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Life Insurance for Long Term Care Planning

Life insurance companies have become more competitive in recent years for policies issued on people over age 70. Good health is still a major consideration for low premiums, but policies have been redesigned to provide more death benefit and less cash value. Some term policies and certain universal life permanent policies are designed to provide a guaranteed death benefit up to age 95 with a guaranteed premium and no cash value at all. This design generally results in more death benefit for each premium dollar. Also, policies designed for couples — second-to-die policies — can provide a significant amount of insurance for a one-time single premium even if one of the partners is in very poor health.

An important concept to consider is that single premium life policies with no cash value and purchased for estate planning purposes, many years in advance of applying for Medicaid, can be a valuable planning tool if the need for Medicaid arises. Medicaid does not apply the death benefit of a life insurance policy to the asset spend down rule. But the cash value of any policy that has more than $1,500 in cash will count towards the asset test and could disqualify a Medicaid applicant. As an example, a person could have $1 million of life insurance with cash value less than $1,500 and it would not prevent that person from receiving Medicaid. However, cash value of more than $1,500 in this example will apply toward the asset test. It is important to know, for long term care planning purposes, that people who apply for Medicaid and then transfer assets to a life insurance policy, while they are going through spend down, could be in violation of their state’s Medicaid transfer rules and such an act may disqualify the applicant.

Life insurance can be used as an alternative for funding the cost of long term care. If someone planning for the eventuality of long term care is concerned about losing assets that would normally be passed on to the children or be needed by a surviving spouse, that person can invest a portion of those assets in life insurance and leverage a death benefit payout — sometimes for up to $3.00 in death benefit for every $1.00 in single premium. The death benefit is also income tax-free. A person creating such an estate can then use remaining assets for long term care needs in the future but still be assured that the children or a surviving spouse will receive an inheritance at death through the life insurance. And, as discussed above, if the money runs out and Medicaid has to start picking up the costs, a single premium life insurance policy with less than $1,500 cash value will not disqualify the applicant owning the policy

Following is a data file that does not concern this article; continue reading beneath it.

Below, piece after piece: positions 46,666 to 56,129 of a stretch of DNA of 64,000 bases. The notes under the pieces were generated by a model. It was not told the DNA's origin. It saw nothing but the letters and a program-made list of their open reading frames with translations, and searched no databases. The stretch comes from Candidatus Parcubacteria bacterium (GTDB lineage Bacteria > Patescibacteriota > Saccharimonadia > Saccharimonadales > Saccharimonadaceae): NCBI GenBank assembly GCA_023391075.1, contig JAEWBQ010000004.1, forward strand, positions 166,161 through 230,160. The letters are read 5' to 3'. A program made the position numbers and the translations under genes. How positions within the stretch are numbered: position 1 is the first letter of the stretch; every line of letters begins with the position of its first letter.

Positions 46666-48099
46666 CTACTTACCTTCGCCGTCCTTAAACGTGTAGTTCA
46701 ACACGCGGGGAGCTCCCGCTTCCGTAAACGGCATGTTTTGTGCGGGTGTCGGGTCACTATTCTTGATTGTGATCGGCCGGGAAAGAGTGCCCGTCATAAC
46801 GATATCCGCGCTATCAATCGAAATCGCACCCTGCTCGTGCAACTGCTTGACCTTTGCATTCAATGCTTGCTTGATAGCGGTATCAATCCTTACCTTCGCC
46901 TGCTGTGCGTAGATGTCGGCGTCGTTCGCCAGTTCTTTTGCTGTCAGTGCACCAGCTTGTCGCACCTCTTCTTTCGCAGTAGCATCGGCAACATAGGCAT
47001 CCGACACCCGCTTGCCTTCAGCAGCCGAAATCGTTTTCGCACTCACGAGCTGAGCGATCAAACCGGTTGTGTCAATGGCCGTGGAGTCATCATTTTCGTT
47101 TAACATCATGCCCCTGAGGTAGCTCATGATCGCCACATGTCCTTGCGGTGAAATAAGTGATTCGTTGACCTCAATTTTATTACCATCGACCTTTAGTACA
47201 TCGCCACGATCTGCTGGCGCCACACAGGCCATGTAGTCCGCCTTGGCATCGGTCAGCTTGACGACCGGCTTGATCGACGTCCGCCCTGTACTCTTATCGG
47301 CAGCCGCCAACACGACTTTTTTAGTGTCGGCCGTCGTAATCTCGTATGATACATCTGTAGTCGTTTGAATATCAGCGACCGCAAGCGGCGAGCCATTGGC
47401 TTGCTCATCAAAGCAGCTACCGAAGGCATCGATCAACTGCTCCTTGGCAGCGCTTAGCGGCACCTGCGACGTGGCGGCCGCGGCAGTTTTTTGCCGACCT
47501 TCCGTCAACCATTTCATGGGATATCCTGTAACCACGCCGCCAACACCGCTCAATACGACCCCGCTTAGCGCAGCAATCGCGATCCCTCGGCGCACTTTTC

Another use for life insurance for the elderly is in paying the cost of final expenses such as funeral and burial. A number of companies will issue policies without any health questions for people who may not have very long to live. Most of these policies will provide little or no death benefit in the first two years after issue and so there is some risk, but most companies will also return the premiums paid if death occurs in the first two years.

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